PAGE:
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6/20/2015
11:05 AM
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Samsung Update Fixes SwiftKey Security Flaw

Samsung will release a security policy update following reports of vulnerability in SwiftKey keyboard replacement software.



6 Top Programming Languages For Mobile Development
6 Top Programming Languages For Mobile Development
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Security research firm NowSecure recently published reports concerning vulnerabilities in Samsung smartphones. In a recent update, Samsung has announced that, while the likelihood of attack is low, it plans to roll out security updates to its mobile devices.

The flaw uncovered by NowSecure mobile security researcher Ryan Welton left more than 600 million Samsung products vulnerable to hackers. 

The problem lies within the SwiftKey keyboard replacement software embedded in all Samsung phones. The software receives updates in plain text, meaning hackers could manipulate SwiftKey into believing it was getting an update when in reality, an attack could be taking place.

In a new report, Samsung claims the chances of exploitation are low because the SwiftKey attack would require very specific conditions. The user and hacker must physically be on the same unprotected network while a language update is being downloaded.

[More security updates: New Apple iOS, OS X Flaw Pose Serious Risk.]

Further, all Samsung flagship models since the Galaxy S4 are protected with the KNOX security platform, which provides real-time kernel protection and requires advanced capabilities for SwiftKey attacks to be effective.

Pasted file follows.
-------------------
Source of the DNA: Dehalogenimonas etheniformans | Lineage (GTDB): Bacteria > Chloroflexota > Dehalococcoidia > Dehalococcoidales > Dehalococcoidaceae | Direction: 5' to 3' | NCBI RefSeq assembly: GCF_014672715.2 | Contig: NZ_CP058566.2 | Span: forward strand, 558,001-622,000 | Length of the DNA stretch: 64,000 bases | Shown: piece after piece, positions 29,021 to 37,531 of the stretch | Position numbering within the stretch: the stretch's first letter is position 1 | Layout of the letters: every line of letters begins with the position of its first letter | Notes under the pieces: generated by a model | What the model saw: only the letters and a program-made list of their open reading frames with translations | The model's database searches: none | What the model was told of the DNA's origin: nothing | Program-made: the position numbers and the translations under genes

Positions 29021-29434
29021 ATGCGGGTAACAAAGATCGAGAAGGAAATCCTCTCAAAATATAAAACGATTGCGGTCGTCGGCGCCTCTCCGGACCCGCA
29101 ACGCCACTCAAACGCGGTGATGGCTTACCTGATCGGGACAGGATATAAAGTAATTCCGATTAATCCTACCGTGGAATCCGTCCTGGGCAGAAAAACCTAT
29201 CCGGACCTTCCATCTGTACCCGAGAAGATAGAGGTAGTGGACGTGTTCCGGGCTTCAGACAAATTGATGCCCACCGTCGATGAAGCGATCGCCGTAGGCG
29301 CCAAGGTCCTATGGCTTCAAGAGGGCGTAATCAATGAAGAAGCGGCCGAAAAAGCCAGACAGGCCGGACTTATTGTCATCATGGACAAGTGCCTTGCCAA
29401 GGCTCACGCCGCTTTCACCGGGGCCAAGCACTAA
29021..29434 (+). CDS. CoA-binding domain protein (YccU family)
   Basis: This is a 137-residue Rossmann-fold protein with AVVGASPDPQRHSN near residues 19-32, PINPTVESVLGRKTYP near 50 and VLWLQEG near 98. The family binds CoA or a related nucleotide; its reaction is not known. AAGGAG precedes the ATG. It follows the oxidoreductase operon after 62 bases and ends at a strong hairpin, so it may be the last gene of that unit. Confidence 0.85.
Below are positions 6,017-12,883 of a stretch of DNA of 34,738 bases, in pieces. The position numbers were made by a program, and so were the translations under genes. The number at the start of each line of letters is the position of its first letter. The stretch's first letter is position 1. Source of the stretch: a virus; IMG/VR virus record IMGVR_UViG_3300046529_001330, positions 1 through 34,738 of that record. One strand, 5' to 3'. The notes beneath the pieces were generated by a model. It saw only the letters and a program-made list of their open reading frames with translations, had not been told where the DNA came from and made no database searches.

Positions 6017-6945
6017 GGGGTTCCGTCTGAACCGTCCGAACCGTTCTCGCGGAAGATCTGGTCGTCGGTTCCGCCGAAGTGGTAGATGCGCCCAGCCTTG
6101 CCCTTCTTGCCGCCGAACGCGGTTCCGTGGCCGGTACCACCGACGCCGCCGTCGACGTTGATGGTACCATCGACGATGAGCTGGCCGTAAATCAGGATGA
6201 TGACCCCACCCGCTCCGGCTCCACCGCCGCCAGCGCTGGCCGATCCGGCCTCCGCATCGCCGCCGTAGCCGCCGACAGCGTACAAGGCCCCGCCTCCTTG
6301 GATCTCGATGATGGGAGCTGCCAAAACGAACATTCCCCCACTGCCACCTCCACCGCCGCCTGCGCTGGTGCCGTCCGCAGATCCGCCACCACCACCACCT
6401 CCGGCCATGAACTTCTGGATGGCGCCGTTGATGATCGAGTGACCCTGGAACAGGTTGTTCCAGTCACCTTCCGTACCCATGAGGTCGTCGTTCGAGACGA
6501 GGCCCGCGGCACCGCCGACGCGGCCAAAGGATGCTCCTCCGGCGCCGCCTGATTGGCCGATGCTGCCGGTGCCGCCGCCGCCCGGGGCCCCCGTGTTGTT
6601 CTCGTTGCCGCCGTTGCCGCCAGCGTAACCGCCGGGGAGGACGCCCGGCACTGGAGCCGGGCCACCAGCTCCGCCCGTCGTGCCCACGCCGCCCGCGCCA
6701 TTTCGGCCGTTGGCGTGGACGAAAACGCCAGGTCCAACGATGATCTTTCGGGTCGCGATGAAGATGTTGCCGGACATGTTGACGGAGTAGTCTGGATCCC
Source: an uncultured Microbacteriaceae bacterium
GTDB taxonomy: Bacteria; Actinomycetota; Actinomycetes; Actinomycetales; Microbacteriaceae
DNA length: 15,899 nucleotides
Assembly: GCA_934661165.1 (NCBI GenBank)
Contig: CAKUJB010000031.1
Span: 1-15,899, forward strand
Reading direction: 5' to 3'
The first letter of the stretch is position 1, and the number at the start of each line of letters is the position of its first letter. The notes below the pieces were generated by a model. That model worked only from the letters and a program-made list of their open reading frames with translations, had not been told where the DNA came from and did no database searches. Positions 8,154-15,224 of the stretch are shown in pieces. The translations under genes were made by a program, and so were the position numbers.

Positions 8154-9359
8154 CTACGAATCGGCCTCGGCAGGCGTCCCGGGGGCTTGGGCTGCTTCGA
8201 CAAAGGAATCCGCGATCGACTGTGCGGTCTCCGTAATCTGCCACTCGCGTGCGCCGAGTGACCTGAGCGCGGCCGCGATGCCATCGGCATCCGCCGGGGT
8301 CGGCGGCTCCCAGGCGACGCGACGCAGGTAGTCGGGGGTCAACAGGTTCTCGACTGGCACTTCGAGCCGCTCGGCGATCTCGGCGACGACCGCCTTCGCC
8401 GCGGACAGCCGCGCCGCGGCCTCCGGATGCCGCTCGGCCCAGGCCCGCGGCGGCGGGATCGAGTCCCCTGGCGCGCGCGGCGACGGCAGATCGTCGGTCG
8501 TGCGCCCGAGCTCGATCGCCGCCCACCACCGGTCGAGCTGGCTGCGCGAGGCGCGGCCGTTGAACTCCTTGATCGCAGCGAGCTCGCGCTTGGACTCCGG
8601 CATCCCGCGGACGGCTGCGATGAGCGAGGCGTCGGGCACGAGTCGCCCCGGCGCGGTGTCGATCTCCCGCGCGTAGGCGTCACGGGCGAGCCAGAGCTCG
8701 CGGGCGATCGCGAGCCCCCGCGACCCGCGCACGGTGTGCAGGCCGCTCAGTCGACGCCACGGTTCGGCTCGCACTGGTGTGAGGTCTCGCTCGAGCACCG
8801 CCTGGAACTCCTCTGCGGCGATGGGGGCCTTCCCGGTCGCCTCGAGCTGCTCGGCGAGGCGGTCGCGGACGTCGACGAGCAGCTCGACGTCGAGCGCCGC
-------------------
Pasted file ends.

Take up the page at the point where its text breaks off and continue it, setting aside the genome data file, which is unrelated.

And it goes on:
NowSecure reported the flaw to Samsung in December 2014 and Samsung developed a patch for the issue earlier this year. It was the responsibility of wireless carriers to deploy the fix. NowSecure claims that Verizon, AT&T, and Sprint have not yet done so.

However, through KNOX, Samsung can update phones' security policies over the air and eliminate potential vulnerabilities caused by the SwiftKey issue. The company promises that security policy updates will begin rolling out over the next few days.

(Image: Samsung)

(Image: Samsung)

Updates will be directly pushed to devices users, who must agree to receive them. Samsung customers can ensure their device receives updates by going to Settings > Lock Screen and Security > Other Security Settings > Security Policy Updates and ensuring the Automatic Updates option is turned on.

Samsung acknowledges not all of its devices are equipped with KNOX, and it's working on an expedited firmware update. Availability and schedule may vary according to smartphone model, service carrier, and region.

Kelly Sheridan is the Staff Editor at Dark Reading, where she focuses on cybersecurity news and analysis. She is a business technology journalist who previously reported for InformationWeek, where she covered Microsoft, and Insurance & Technology, where she covered financial ... View Full Bio

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